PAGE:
Some moderate and conservative legislators seem to be acting in the belief that their voters support the radical expansion of antitrust policy now popular in Washington.
Our recent Antitrust Education Project poll of 1,000 registered voters shows the opposite.
When asked whether antitrust law should protect a corporation’s customers or the businesses it competes with, 54 percent of respondents went with the Consumer Welfare Standard – including 58 percent of Democrats.
When asked if the current antitrust laws work, 53 percent said they work well, with many agreeing that these laws need better enforcement.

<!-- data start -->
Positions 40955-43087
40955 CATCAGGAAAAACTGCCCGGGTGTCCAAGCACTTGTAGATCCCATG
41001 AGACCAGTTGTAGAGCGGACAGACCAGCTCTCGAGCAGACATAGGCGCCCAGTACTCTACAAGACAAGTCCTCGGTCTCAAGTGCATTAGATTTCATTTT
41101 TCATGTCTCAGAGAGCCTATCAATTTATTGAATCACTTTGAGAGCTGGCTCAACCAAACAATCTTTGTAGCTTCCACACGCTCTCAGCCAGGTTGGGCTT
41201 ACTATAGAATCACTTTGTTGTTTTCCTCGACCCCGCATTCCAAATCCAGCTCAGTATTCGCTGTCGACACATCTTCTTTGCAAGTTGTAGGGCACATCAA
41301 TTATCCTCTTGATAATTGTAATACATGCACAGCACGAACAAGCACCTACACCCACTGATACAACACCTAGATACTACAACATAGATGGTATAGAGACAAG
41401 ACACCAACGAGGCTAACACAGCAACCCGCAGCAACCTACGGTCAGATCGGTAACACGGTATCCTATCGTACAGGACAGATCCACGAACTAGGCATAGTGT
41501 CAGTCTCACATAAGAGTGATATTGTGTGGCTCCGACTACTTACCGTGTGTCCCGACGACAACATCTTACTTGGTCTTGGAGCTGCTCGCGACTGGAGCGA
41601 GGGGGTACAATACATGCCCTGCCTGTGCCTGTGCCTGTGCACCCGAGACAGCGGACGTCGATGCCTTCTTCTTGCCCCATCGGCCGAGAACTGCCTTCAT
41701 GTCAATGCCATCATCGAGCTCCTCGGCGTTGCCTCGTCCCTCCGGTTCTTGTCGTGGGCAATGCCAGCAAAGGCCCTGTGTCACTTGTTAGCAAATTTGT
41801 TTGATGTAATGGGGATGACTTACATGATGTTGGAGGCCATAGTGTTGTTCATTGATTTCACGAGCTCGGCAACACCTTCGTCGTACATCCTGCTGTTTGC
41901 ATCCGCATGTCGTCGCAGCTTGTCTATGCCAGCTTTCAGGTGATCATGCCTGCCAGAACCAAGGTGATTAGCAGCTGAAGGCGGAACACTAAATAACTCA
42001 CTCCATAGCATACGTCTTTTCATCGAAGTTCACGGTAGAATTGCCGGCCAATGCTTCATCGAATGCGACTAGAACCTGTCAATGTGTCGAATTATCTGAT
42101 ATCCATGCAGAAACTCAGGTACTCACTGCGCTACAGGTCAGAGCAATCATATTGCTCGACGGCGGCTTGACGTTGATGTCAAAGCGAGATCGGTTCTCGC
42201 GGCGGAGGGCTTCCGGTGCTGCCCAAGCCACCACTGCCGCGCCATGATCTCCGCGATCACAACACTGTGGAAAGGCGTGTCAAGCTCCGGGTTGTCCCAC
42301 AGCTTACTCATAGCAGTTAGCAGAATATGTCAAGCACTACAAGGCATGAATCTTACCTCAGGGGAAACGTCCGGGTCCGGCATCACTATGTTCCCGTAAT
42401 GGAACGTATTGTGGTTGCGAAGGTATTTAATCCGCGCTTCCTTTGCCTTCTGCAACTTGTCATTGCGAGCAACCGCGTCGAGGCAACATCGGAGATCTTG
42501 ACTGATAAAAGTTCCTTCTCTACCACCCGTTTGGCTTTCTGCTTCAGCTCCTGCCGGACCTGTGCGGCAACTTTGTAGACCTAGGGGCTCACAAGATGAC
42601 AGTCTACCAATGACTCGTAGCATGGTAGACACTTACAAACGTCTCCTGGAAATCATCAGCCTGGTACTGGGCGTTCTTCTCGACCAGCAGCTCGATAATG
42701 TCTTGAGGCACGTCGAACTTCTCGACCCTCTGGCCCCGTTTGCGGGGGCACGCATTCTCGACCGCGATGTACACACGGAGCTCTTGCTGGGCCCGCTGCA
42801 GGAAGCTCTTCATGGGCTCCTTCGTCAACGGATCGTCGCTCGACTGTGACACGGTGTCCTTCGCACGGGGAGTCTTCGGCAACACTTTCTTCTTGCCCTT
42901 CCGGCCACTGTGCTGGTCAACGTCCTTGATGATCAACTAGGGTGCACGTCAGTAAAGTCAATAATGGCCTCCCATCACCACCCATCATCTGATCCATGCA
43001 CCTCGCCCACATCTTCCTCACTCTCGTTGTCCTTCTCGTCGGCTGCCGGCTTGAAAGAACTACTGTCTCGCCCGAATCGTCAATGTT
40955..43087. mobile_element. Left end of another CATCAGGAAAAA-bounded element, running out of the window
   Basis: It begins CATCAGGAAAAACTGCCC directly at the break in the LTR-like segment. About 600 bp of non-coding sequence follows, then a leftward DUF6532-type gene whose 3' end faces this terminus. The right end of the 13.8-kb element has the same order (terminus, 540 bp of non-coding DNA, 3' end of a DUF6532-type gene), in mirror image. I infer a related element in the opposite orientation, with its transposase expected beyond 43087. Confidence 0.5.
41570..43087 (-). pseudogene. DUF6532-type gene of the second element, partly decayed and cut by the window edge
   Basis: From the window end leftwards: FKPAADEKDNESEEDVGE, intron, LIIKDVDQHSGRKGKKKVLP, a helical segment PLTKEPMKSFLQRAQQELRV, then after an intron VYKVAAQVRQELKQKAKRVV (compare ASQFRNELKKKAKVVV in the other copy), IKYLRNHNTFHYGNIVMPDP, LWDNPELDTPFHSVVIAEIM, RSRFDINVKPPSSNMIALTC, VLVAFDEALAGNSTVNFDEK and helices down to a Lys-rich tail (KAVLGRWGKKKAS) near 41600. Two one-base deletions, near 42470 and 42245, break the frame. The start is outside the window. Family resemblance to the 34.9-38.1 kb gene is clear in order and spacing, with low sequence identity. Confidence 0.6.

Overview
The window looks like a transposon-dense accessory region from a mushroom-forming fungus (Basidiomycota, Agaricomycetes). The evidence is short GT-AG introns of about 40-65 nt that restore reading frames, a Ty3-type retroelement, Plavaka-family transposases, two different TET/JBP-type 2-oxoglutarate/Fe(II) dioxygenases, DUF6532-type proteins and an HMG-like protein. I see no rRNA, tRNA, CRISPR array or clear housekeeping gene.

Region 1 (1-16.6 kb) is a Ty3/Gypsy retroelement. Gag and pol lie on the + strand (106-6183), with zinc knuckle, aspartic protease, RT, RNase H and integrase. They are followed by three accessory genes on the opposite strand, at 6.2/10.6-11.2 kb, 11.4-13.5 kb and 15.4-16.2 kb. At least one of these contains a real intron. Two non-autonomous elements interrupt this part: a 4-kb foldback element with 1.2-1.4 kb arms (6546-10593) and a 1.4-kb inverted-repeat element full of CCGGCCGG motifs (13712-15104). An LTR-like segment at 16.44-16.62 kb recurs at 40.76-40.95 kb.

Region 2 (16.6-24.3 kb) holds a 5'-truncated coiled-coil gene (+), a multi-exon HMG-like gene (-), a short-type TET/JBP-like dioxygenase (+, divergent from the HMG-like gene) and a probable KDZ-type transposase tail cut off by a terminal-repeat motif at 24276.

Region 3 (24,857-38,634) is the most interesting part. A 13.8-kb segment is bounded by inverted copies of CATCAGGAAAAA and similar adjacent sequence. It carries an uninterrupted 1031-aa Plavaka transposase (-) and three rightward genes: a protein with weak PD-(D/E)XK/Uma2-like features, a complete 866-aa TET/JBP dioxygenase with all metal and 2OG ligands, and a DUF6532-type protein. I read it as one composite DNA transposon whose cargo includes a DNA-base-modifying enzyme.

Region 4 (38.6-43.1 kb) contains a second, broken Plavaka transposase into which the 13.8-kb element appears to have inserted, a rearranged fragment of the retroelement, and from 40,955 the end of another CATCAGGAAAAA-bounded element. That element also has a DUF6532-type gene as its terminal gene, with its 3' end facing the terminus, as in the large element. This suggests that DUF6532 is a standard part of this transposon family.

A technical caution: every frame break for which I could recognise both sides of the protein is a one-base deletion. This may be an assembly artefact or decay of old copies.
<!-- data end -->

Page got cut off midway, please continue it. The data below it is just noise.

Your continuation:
And for those politicians who are most concerned about “wokeism” in corporate leadership, take note that a commanding 83 percent of respondents said they oppose bringing partisan politics into antitrust.
Voters do not like politics in antitrust law. They want policies that benefit consumers, not the radical theories now popular in Washington.